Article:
"Hey," Rob said as he struggled to keep up with Maggie as they marched from the Shoemaker's shop toward the city gates. "Could you slow down a little?"
The stone-paved boulevard was thick with shoppers, merchants and the occasional horse cart, but Maggie threaded a path so deftly she never so much as broke stride. Rob, on the other hand, seemed to bump into every other person Maggie left in her wake.
"If you want to see your patients," she snapped, "we need to move at my pace, not yours."
Rob took off his glasses to wipe the dust from the lenses, then stuck them back on his sweaty face. "Look, maybe you can keep this up all day, but I can't. Even if we get back after dark, I don't think I have much to worry about, given how you handled those guards."
Maggie halted her march. "I will strangle her. If I see her again, I won't hesitate to strangle the life out of her."
"I'm not sure that's wise."
"Don't worry. I'll wait until after the ball so you can be seen with your damned princess."
"For crying out loud, I don't want anything to do with Cynda. She's totally not my type."
Maggie snorted in disbelief. "What, you don't like wealthy and beautiful?"
"I don't like spoiled and bossy. Besides, I'm—"
"Doctor?" a woman's voice said from behind them. "Doctor, is that you?"
"Greta?" Rob said, as she joined them. "And Hans. What are you guys doing here?"
"My sister and I are out shopping," Hans answered, warily eyeing Maggie. "Your cousin eats an astonishing amount of food."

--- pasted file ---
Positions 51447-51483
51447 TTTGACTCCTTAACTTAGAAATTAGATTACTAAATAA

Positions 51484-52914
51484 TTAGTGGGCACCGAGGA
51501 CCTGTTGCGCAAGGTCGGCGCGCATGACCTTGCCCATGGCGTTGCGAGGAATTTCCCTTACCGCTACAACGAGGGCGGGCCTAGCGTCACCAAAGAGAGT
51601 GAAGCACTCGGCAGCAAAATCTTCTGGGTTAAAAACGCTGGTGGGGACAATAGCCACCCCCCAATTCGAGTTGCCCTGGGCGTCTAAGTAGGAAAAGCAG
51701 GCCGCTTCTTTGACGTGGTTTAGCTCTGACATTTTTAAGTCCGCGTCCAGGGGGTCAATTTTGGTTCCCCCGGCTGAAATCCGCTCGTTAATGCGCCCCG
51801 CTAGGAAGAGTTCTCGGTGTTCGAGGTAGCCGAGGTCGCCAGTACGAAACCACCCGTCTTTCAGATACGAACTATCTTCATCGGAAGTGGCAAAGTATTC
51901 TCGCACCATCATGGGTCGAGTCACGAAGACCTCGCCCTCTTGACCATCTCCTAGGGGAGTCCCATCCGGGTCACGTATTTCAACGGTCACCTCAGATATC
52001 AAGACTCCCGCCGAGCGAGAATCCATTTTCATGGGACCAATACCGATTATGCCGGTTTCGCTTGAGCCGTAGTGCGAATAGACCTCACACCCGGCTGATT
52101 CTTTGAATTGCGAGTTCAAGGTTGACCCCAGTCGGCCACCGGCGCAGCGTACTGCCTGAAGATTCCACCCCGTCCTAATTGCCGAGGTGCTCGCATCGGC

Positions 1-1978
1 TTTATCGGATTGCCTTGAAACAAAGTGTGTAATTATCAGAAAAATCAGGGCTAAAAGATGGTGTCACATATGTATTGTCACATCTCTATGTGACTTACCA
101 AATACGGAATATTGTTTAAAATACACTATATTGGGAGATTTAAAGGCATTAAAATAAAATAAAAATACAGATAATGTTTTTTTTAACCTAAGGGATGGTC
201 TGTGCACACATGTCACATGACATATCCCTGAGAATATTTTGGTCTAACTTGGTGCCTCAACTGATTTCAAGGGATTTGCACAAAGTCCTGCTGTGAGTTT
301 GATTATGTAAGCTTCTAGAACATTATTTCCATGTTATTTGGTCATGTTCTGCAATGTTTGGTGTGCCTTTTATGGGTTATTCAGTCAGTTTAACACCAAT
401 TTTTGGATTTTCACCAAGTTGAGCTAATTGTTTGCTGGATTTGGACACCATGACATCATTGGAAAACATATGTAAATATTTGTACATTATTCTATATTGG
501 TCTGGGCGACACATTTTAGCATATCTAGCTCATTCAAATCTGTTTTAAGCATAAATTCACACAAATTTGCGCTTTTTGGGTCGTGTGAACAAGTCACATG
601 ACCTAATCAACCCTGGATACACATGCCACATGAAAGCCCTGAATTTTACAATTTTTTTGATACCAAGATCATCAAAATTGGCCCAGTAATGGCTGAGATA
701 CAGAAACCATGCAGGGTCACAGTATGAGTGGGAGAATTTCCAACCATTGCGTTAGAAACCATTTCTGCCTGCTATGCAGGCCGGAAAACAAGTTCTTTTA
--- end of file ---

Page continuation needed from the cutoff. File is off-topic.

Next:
"That he does. But we can afford it."
"Perhaps. But food is scarce this time of year, before the first harvest. Even those that can afford good food cannot always find it."
Rob knew Hans was speaking the truth, but on a gorgeous day like this, with the trees and meadows bursting with greenery, it seemed crazy that food stores should be tight and poorer townsfolk might be going hungry. "Hans, just do your best. I'm confident you'll get what we need. And, ah . . . you guys know Maggie, of course."
"Magda. You're looking well," Greta said, to which Maggie replied with a grunt. Hans kept silent.
"Now, doctor," Greta continued.
Rob had met Greta a dozen times, but like most people in town, she used his title instead of his name. "Please, call me Robert. Or Rob, even."
"Robert," she said, blushing slightly. "I've heard talk that you're preparing to take a wife. Can this be true?"
"No! Where did you hear that?"
"It's everywhere," Greta said, a giggle slipping from between her lips. "All the ladies are hoping you might notice them at the Harvest Grand Ball. The dressmakers in town are burning candles late into the night in preparation. I wonder, if I may be so bold, whether you have an partner for the ball? I thought that, if you didn't want to attend alone, we might—"
"I'll meet you at the gate," Maggie snarled to Rob before stomping off.
"Such a temper," Greta said. "No wonder she hasn't a husband. But that's always been her way. Now, about the ball."
Rob watched Maggie disappear into the crowd. He felt bad for her; it seemed like she was overreacting, but he could also see the pain it was causing her. "Greta, I don't even know if I'm going."
Greta's mouth opened wide in astonishment, as if Rob didn't know whether it was night or day. "But you must!" she said. "The Harvest Grand Ball is the social event of the entire year!"
YOU ARE READING
After an accident strands Dr. Robert Henry Lang in a medieval land without surgical supplies, medicines, or even hot running water, all he wants to do is find a way home to present-day Seattle. But Rob can't ignore the medical needs all around him...